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This image may be less 'seductive' than you imagined. Until later in the century, restrictive norms about women's bodies resulted in suggestive images of attractive women rather than overtly sexy ones. This is an earlier example of The Seductress, which employs pose and facial expression rather than nudity. The Fiat 'mechanic' we see here is a beautiful young woman staring seductively into the camera, posing to show off her legs and her high heels. Advertisements from automakers themselves tended to err towards these more conservative images, while auto parts manufacturers were much more raunchy, as you will see below. Regardless of dress, the visual rhetoric of seduction was (and is) common in car advertisements.
By the seventies, images of women in car advertisements became much more 'sexy.' Gratuitously posed to show off her body to the camera, the model in this advertisement has been placed to draw in male viewers. The "Dodge Scat Pack Club" patch on the seat of the woman's pants is a reminder of the product being advertised that has been placed in a location of 'visual interest.' As is common in the trope of The Seductress, the woman in the advertisement is not interacting with the car being advertised. She is neither driver nor passenger. She is simply another part of the set, another visual element designed to draw attention.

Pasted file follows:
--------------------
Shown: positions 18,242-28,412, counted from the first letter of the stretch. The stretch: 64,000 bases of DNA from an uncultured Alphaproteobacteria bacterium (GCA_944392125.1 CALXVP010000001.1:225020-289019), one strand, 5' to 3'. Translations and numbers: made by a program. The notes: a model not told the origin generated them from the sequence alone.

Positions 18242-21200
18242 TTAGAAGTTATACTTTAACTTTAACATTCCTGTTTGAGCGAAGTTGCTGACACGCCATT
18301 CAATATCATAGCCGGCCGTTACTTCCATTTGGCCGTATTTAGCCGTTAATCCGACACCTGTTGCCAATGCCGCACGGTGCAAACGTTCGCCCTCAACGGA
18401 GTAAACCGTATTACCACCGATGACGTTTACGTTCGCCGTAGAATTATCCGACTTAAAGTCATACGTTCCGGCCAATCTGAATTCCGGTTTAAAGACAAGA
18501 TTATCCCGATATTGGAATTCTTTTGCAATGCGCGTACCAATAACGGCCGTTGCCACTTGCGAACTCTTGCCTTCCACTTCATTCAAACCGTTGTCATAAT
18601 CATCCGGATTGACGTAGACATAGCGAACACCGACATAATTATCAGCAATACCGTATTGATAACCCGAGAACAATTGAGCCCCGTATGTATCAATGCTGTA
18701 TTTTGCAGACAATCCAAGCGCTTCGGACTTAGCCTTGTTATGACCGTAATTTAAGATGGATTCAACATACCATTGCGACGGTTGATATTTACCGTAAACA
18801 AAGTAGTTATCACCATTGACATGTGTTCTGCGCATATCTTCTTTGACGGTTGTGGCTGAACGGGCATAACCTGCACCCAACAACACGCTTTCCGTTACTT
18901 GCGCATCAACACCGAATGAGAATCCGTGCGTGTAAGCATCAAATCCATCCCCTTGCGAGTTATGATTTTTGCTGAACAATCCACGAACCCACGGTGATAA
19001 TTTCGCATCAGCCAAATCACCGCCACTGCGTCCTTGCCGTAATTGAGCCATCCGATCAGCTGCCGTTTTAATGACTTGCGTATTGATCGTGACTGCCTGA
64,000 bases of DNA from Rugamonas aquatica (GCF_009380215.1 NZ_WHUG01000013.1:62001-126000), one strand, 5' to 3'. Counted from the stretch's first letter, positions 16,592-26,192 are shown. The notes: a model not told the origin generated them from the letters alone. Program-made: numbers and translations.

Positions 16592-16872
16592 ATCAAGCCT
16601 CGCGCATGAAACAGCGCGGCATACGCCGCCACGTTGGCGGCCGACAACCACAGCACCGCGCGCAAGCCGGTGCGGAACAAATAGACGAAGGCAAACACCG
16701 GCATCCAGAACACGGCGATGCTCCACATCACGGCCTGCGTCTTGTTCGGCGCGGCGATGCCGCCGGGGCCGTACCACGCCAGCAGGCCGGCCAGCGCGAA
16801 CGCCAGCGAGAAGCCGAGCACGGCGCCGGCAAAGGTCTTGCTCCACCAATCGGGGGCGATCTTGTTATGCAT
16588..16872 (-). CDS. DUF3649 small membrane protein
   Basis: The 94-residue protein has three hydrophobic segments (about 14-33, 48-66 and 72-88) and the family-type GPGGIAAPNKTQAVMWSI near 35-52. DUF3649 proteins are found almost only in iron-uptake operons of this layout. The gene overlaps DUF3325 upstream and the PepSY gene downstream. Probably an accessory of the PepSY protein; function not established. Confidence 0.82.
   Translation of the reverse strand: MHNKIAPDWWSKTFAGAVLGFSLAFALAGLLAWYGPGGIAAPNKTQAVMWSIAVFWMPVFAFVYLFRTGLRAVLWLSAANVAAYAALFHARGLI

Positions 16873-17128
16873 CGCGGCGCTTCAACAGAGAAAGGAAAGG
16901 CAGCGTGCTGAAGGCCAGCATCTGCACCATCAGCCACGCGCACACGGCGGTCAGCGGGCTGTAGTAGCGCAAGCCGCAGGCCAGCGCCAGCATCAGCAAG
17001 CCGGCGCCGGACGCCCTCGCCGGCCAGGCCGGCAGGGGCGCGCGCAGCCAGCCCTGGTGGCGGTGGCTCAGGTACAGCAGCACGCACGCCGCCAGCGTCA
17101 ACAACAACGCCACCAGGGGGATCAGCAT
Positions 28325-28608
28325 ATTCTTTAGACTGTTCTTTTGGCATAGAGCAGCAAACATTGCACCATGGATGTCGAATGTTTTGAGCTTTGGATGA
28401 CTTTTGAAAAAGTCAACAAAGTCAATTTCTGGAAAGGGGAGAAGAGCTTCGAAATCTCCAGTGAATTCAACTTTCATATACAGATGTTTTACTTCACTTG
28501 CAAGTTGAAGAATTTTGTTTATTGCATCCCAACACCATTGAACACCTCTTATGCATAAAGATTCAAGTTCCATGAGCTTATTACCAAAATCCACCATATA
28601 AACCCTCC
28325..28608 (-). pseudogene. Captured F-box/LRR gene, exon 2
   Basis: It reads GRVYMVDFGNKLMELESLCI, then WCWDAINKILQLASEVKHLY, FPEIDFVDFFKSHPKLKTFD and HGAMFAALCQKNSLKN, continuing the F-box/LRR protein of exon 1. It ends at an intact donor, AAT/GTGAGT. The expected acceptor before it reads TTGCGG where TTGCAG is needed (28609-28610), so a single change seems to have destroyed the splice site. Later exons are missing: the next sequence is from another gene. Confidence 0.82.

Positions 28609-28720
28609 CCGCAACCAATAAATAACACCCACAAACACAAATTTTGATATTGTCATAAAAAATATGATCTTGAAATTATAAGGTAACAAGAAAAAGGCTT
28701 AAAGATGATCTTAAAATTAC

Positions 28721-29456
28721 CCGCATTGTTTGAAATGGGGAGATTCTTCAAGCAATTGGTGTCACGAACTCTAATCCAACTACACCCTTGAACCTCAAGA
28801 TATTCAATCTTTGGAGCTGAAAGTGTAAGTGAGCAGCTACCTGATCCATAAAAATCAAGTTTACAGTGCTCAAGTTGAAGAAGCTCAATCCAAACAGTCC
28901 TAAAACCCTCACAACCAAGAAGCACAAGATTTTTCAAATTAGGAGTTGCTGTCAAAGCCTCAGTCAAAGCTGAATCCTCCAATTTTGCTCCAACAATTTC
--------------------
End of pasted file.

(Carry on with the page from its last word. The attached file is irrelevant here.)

Parts manufacturers were much more daring with the images of women they employed. For this Playboy ad, Firestone managed to sexualize something as mundane as the tire. This sort of sexually suggestive image is not at all unusual. In order to sell its tires, Firestone attempts to seduce buyers by showing an image of a nearly-naked woman. There is only a tangential relationship between the visual content of the advertisement (a countryside tryst) and the product being sold (tires). It is suggested that the innuendo ("whatever your plans") is made possible by high-quality tires. The woman really has nothing to do with the product, but that doesn't really matter—as long as she catches your eye, Firestone has gotten what it wants.